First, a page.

Habib played his first football in Germany at the age of four, after his parents decided to move their family to Europe due to the civil war in Afghanistan.
However the 26-year-old, who will play for KSV Hessen Kassel in Germany's third division next season, had no hesitation in signing up for national duty on the football field when his motherland came calling.
"I could have tried to play for Germany, but of course when the Afghan federation asked me if I wanted to play for Afghanistan, there was no doubt about that to play for my home country," Habib told Al Jazeera during team training in Colombo.
|" ...it is a great honour to play for my country and score two goals in such a big game."|
"Yesterday was my fourth game for the national team, and yes they were my first two goals in one game… it's like a dream.
"Of course it is a great honour to play for my country and score two goals in such a big game."
The Afghanistan squad, coached by German Klaus Stark, is heavily influenced by Deutschland, with eight players plying their trade in the German leagues, and the team medical staff also from the Central European country.
"We have 22 boys, and eight of us come from Germany, and the rest from Afghanistan. We have the perfect mixture," Habib said.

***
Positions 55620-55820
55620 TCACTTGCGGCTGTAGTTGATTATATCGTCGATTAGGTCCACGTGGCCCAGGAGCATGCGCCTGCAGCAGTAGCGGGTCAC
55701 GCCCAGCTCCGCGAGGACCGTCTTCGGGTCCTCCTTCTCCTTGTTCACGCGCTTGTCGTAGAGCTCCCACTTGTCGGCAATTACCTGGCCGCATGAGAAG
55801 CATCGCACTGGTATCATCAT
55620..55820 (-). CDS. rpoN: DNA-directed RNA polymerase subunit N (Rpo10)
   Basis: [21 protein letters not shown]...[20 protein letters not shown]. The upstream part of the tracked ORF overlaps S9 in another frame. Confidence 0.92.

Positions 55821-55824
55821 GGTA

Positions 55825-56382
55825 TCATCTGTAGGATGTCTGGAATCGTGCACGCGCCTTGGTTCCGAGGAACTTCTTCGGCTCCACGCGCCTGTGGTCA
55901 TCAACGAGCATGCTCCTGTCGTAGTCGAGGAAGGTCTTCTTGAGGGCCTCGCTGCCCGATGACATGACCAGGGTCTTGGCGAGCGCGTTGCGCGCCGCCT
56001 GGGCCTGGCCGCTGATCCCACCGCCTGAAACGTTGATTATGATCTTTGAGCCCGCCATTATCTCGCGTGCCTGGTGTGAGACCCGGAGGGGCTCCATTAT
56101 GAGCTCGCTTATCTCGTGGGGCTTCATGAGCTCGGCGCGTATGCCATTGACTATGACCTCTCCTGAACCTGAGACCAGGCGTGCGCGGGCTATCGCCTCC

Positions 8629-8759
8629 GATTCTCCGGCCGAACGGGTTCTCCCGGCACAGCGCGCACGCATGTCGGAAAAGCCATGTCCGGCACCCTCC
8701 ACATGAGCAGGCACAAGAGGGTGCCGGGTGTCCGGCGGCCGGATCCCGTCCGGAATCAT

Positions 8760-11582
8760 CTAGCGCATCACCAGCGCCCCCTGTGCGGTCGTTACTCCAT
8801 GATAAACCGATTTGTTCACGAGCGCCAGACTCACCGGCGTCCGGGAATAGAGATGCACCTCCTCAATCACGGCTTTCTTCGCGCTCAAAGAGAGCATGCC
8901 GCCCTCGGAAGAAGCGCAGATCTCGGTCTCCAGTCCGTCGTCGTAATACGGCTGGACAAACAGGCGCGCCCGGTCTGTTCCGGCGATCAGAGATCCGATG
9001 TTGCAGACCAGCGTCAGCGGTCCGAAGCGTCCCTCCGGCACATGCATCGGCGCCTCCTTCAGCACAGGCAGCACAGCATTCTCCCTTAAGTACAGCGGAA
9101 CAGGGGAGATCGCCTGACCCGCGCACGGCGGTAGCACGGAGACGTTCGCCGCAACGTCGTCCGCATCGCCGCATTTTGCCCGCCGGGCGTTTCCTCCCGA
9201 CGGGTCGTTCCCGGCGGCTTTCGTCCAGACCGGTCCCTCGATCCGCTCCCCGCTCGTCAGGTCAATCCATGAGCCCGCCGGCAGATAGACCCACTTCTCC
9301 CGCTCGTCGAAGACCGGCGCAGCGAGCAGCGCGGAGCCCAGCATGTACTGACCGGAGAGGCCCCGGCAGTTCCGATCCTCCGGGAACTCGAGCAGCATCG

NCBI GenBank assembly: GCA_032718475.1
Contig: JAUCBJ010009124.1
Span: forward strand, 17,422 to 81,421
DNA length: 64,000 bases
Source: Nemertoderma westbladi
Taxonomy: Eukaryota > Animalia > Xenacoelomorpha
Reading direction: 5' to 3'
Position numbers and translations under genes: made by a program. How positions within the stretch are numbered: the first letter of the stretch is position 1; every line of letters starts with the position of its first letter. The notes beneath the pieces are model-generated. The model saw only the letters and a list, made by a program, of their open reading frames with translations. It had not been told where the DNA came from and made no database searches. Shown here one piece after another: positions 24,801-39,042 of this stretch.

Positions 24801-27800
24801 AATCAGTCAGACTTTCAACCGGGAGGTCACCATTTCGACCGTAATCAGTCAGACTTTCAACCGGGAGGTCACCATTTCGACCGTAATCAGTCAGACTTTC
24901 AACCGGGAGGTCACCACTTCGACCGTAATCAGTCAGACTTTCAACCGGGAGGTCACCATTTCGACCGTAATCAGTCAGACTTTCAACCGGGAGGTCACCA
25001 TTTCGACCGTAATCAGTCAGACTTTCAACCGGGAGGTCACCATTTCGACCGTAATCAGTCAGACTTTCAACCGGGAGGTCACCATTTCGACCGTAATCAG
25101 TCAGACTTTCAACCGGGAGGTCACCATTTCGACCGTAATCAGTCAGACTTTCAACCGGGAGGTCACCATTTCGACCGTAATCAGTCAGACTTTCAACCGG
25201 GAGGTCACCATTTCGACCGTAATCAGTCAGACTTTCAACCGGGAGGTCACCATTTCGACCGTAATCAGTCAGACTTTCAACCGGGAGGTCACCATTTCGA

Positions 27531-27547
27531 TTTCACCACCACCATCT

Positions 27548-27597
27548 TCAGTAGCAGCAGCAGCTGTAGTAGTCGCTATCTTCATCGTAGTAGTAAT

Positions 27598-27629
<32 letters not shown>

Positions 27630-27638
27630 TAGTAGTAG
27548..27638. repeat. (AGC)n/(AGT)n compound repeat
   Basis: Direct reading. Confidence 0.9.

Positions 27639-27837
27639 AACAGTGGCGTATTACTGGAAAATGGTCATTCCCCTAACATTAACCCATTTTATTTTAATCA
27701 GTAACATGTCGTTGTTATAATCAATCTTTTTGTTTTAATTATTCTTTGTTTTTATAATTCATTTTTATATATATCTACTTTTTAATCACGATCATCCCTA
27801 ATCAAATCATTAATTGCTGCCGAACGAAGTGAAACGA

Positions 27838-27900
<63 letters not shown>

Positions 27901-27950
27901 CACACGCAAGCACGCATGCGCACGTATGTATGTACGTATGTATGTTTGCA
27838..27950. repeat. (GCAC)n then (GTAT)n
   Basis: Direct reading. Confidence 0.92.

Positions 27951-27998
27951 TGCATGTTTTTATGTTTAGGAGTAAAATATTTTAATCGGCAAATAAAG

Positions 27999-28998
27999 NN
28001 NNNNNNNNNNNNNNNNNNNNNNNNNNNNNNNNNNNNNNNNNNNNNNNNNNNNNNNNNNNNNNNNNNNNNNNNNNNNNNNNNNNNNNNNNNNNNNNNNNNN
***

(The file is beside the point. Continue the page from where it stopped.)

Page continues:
With the fall of the Taliban in 2001, participation in football and other sport in Afghanistan is on the rise as the populace continues its return to democratic life.
For Habib however, his life is currently in Germany, although he would one day like to return to the mountainous Central Asian nation.
"There was no time to go back to Afghanistan, because it was always very dangerous and my parents went two times in the last 15 years, but myself no," he explained.
"When I go back it will probably only be for a holiday, maybe for a month to visit my family, but I think for living it is not possible.
"I am studying and my whole life is in Germany and it's very hard to change."
Afghanistan, who did not play an international match between 1984 and 2003, are continuing to work their way back into world football, with their appearance at a third-consecutive SAFF championship testament to the country's desire to be noticed in the global game.
Habib has seen the Afghanistan team develop
greatly in less than twelve months [Al Jazeera]
"I know that month to month, everything is developing… I see it in the national team," Habib said.
"Last October I played my first game in a World Cup qualifier against Syria, and everything was on an amateur level.
"But after then, game to game we have developed a lot with the coaching team, our uniforms, everything."
Although it appears Germany will be his home in the near future Habib still has strong feelings about Afghanistan, and there is no doubt his desire for national success is translated to his will to win on the pitch.
"My family tell me that there is a very enthusiastic atmosphere back in Afghanistan and of course the national team is helping that," said Habib.
"Football is one of the most popular sports and if our team, which is a national symbol for Afghanistan, can be successful, it's a great result for our country.
"We are not a famous football country, but after our results lately, other countries are starting to take us seriously."